A group of four players are tied for fourth at seven-under overall, in Sungjae Im, Collin Morikawa, Max Homa and Sahith Theegala.

  • McIlroy shakes off rust as Dubai Desert Classic gets set for Monday finish McIlroy shakes off rust as Dubai Desert Classic gets set for Monday finish

    Rory McIlroy put himself firmly in the mix at the Dubai Desert Classic after a flourish that disguised the "rusty" golf he feared would put him way down the leaderboard.

    The lucrative DP World Tour event was again hit by wet weather on Friday, after a six-hour delay on Thursday, and with McIlroy among many in the field yet to begin the second round, organisers decided it would be extended to finish on Monday rather than Sunday.

    McIlroy got his work for the day done in the morning at Emirates Golf Club, polishing off an opening round he left in a promising place overnight, having reached two under through 15 holes and given himself a short-range putt at the next that he elected to leave for Friday.

    The world number one made that putt, then holed out from 107 yards for eagle at the eighth hole, his 17th, and finished with another birdie to complete a six-under 66 for what was a share of the lead at the time.

    McIlroy summed up his performance on Thursday as "honestly not very good", so he was thankful to shoot such a low score.

    "I struggled out there most of yesterday," McIlroy said. "I thought did I well to be under par by the end of the day. I fought back after some very sloppy rusty golf over the first 14 holes.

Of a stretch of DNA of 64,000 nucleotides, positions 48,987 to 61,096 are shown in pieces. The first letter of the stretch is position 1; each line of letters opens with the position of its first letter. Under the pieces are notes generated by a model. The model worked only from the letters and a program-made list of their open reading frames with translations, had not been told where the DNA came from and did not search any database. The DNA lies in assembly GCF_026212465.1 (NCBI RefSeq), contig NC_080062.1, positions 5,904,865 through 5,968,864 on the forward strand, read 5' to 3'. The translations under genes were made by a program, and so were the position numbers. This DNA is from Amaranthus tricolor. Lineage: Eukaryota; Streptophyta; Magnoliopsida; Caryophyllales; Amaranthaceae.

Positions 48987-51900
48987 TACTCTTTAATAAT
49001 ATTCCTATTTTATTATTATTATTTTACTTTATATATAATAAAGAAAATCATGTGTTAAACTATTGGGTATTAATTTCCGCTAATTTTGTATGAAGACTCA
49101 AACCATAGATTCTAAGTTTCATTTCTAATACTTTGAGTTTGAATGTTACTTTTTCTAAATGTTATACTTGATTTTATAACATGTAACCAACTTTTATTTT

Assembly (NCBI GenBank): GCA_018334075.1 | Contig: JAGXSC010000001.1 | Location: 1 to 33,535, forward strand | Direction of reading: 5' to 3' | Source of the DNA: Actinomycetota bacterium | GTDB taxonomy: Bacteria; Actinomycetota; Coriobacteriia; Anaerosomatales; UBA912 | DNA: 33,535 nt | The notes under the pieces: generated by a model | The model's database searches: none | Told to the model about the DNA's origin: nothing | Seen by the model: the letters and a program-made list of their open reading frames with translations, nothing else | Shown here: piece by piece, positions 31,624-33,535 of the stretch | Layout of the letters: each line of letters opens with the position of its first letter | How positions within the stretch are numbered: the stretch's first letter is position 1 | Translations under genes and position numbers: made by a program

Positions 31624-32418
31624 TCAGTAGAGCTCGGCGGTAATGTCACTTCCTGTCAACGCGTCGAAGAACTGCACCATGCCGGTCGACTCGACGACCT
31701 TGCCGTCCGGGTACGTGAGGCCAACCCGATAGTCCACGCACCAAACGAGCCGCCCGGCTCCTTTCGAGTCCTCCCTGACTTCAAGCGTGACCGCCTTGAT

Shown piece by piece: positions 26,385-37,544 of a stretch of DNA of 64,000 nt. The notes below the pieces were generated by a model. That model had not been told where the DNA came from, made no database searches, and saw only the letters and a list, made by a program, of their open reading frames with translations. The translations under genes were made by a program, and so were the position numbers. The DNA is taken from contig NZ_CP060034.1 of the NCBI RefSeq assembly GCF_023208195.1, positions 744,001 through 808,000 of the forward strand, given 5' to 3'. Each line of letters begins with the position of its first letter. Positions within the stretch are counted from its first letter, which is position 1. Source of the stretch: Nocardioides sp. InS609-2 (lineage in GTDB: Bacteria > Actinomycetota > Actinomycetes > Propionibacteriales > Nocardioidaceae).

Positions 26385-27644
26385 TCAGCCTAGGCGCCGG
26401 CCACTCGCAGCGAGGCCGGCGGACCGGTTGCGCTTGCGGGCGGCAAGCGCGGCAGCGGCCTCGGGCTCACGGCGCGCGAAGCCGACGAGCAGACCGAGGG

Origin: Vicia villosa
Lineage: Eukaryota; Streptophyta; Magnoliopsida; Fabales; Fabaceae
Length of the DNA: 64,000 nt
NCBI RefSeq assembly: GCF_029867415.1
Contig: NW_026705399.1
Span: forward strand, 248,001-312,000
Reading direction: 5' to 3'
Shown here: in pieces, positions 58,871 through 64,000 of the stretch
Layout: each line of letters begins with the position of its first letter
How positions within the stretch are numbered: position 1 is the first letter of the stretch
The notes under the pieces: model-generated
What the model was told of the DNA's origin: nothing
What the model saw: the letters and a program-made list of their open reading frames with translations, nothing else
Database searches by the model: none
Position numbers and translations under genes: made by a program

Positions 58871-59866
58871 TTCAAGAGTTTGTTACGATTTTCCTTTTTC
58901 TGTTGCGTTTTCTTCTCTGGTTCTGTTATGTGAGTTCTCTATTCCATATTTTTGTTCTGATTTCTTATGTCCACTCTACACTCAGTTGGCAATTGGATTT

"And then today I came out and I don't really know if anything clicked because I don't think I hit enough shots to know. But it was definitely needed. I would have been happy with anything around 70 the way I played, and then to come in and shoot 66 is quite the bonus."

    American Patrick Reed, involved in a pre-tournament spat with McIlroy and alleged to have thrown a tee at his rival, joined the Northern Irishman on six under through the opening 18 holes thanks to a 15-foot eagle putt at the last.

    Reed, who missed the cut in Abu Dhabi last week, said: "I'm obviously really happy with the way I played. I felt like last week wasn't really a reflection of all the hard work I've been doing in the off-season.

    "To come out this week and feel like I was able to put everything together and to have my mind right on game planning and course management was definitely a plus. I feel like I had full control of the golf ball and made a couple of putts."

    Reed and McIlroy will play their second rounds on Saturday, but others began their second circuits before darkness brought an end to Friday's play.

    The first-round joint lead was snatched away from Reed and McIlroy by Swedish amateur Ludvig Aberg and Englishman Ian Poulter, who both carded seven-under 65s.

    Aberg then stumbled in the early stages of his second round, slipping back to five under through seven holes, but Poulter had a share of the overnight lead on eight under after making birdie at the third, the last hole he completed.